Timeline: U.S. Amateur Public Links

By Golf Channel DigitalFebruary 11, 2013, 4:26 pm

The U.S. Golf Association announced Monday that the men’s and women’s U.S. Amateur Public Links will no longer be contested following the 2014 event.

Here is a timeline of the tournament:


1922: Inaugural event was won by Eddie Held at Ottawa Park in Toledo, Ohio. There were 140 entries. Held joined a private club soon after his victory and was not eligible to defend his title in 1923

1927: Carl Kauffmann won the first of his three consecutive titles and is the only three-time champion of the event

1988: Ralph Howe III won and received the first invitation to the Masters (in 1989) as champion of the U.S. Amateur Public Links. An invitation to The Masters has been extended every year since

1997: Tim Clark defeated Ryuji Imada, 7 and 6. Trip Kuehne was medalist that year, shooting 134

1998: Trevor Immelman defeated Jason Dufner, 3 and 2, to win the championship

2003: Brandt Snedeker defeated Dayton Rose, 10 and 9, to win the championship

2004: Ryan Moore also defeated Dayton Rose, this time 6 and 5, to win the championship. Moore also won in 2002 

2005: Michelle Wie (then 15 years old) qualified for the championship, making her the first female ever to qualify for a USGA men’s event. She qualified for stroke play and eventually lost in the quarterfinals to eventual champion Clay Ogden

Notes: The championship has had varying formats. From 1922-47 there was stroke-play qualifying before match play; from 1948-55 the championship was stroke play only; from 1956-66 there was 36-hole stroke play before match play; from 1967-74 it was only stroke play; from 1975 to present the format has been 36-hole stroke play before match play. The introduction of the 8.4 handicap index limit was introduced in 2000


1977: Inaugural event, held on the East Course of Yahara Hills GC in Madison, Wis., was won by Kelly Fuiks. She won again in ’78 before turning pro 

1988: Pearl Sinn became the first women’s player to win both the U.S. Women’s Amateur as well as the Women’s Publinx in the same season. Jennifer Song also won both titles in 2009

2003: Michelle Wie became the youngest winner of an “adult” USGA championship when she won the Women’s Publinx at age 13

2004: Current women’s world No. 1 Yani Tseng defeated Wie, 1 up, to win at Golden Horseshoe GC in Williamsburg, Va.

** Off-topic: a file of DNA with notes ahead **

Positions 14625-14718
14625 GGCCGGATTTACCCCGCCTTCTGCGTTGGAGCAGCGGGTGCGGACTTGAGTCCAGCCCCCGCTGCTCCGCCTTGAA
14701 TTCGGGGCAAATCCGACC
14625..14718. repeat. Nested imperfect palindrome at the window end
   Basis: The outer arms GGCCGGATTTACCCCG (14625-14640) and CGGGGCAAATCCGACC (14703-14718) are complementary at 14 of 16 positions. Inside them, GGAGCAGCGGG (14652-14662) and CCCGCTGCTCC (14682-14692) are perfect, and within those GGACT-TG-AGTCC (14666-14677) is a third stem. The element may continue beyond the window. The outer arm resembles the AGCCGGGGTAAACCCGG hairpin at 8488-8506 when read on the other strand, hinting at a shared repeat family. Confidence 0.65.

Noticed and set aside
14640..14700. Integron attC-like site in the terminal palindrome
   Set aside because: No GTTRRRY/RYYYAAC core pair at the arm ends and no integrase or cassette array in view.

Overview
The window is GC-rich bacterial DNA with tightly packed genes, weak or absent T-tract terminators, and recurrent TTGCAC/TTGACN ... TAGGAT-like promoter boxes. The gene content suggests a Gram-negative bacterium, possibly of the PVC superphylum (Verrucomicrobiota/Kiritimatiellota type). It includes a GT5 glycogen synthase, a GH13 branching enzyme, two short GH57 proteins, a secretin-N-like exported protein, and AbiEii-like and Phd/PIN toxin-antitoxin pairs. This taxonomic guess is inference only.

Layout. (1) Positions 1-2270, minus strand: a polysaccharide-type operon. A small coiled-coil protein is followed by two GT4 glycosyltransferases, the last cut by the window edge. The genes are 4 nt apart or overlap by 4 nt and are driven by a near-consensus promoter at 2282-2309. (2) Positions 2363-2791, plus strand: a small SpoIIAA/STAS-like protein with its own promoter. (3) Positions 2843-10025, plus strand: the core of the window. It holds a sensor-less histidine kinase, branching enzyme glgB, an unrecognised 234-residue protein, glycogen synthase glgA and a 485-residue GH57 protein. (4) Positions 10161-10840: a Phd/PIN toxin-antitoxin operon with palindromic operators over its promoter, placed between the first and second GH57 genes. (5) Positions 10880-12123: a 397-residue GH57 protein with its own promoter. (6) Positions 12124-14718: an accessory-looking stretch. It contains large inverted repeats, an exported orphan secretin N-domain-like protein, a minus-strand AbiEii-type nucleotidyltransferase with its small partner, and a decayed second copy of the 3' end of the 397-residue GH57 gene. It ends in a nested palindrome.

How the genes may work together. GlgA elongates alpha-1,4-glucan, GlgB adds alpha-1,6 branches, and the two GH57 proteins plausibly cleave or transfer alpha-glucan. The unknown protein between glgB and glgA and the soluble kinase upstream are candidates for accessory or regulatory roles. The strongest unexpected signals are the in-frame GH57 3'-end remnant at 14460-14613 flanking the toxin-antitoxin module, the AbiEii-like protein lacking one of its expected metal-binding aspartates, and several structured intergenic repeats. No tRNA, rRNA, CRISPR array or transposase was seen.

2008: Tiffany Joh won her second of two WAPL titles with a 2-and-1 victory over Jennifer Song at Erin Hills. Joh also won in ’06

Notes: The final match moved to 36 holes for the first time in 2002. Fuiks, Lori Castillo, Sinn, Jo Jo Robertson and Joh are the only players to win the event multiple times. The handicap index limit of 18.4 was introduced in 2005. The WAPL team championship was held from 1977 to 2008.

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Day's wife shares emotional story of miscarriage

By Golf Channel DigitalDecember 12, 2017, 4:12 pm

Jason Day’s wife revealed on social media that the couple had a miscarriage last month.

Ellie Day, who announced her pregnancy on Nov. 4, posted an emotional note on Instagram that she lost the baby on Thanksgiving.

“I found out the baby had no heartbeat anymore. I was devastated,” she wrote. “I snuck out the back door of my doctor, a hot, sobbing, mascara-covered mess. Two and a half weeks went by witih me battling my heart and brain about what was happening in my body, wondering why this wouldn’t just be over.”

The Days, who have two children, Dash and Lucy, decided to go public to help others who have suffered similar heartbreak.

“I hope you know you aren’t alone and I hope you feel God wrap his arms around you when you feel the depths of sorrow and loss,” she wrote.  

Newsmaker of the Year: No. 5, Sergio Garcia

By Golf Channel DigitalDecember 12, 2017, 1:00 pm

This was the year it finally happened for Sergio Garcia.

The one-time teen phenom, known for years as “El Nino,” entered the Masters as he had dozens of majors beforehand – shouldered with the burden of being the best player without a major.

Garcia was 0-for-72 driving down Magnolia Lane in April, but after a thrilling final round and sudden-death victory over Justin Rose, the Spaniard at long last captured his elusive first major title.